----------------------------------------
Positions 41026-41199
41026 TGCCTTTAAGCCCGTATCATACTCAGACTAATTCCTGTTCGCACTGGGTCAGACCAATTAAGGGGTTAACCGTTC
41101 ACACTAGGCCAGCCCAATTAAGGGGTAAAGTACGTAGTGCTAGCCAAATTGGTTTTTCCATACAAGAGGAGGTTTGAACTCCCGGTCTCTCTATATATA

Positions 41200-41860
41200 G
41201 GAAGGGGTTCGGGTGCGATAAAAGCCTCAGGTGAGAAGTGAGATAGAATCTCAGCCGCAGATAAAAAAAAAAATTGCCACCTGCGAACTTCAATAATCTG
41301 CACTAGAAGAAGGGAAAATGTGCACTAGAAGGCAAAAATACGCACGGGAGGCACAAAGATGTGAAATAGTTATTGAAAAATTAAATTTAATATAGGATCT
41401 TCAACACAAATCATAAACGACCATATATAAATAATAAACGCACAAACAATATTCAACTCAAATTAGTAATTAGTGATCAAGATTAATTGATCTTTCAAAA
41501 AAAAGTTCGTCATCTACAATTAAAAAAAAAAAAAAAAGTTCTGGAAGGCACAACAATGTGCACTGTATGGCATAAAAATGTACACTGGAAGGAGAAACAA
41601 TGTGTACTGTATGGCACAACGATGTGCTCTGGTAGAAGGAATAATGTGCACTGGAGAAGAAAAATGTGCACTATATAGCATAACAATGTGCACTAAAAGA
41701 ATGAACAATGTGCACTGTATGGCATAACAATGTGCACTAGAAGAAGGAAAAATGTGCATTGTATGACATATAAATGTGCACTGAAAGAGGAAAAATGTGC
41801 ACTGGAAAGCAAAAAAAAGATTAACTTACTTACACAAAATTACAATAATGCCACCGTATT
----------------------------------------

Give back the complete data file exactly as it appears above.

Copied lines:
Positions 41026-41199
41026 TGCCTTTAAGCCCGTATCATACTCAGACTAATTCCTGTTCGCACTGGGTCAGACCAATTAAGGGGTTAACCGTTC
41101 ACACTAGGCCAGCCCAATTAAGGGGTAAAGTACGTAGTGCTAGCCAAATTGGTTTTTCCATACAAGAGGAGGTTTGAACTCCCGGTCTCTCTATATATA

Positions 41200-41860
41200 G
41201 GAAGGGGTTCGGGTGCGATAAAAGCCTCAGGTGAGAAGTGAGATAGAATCTCAGCCGCAGATAAAAAAAAAAATTGCCACCTGCGAACTTCAATAATCTG
41301 CACTAGAAGAAGGGAAAATGTGCACTAGAAGGCAAAAATACGCACGGGAGGCACAAAGATGTGAAATAGTTATTGAAAAATTAAATTTAATATAGGATCT
41401 TCAACACAAATCATAAACGACCATATATAAATAATAAACGCACAAACAATATTCAACTCAAATTAGTAATTAGTGATCAAGATTAATTGATCTTTCAAAA
41501 AAAAGTTCGTCATCTACAATTAAAAAAAAAAAAAAAAGTTCTGGAAGGCACAACAATGTGCACTGTATGGCATAAAAATGTACACTGGAAGGAGAAACAA
41601 TGTGTACTGTATGGCACAACGATGTGCTCTGGTAGAAGGAATAATGTGCACTGGAGAAGAAAAATGTGCACTATATAGCATAACAATGTGCACTAAAAGA
41701 ATGAACAATGTGCACTGTATGGCATAACAATGTGCACTAGAAGAAGGAAAAATGTGCATTGTATGACATATAAATGTGCACTGAAAGAGGAAAAATGTGC
41801 ACTGGAAAGCAAAAAAAAGATTAACTTACTTACACAAAATTACAATAATGCCACCGTATT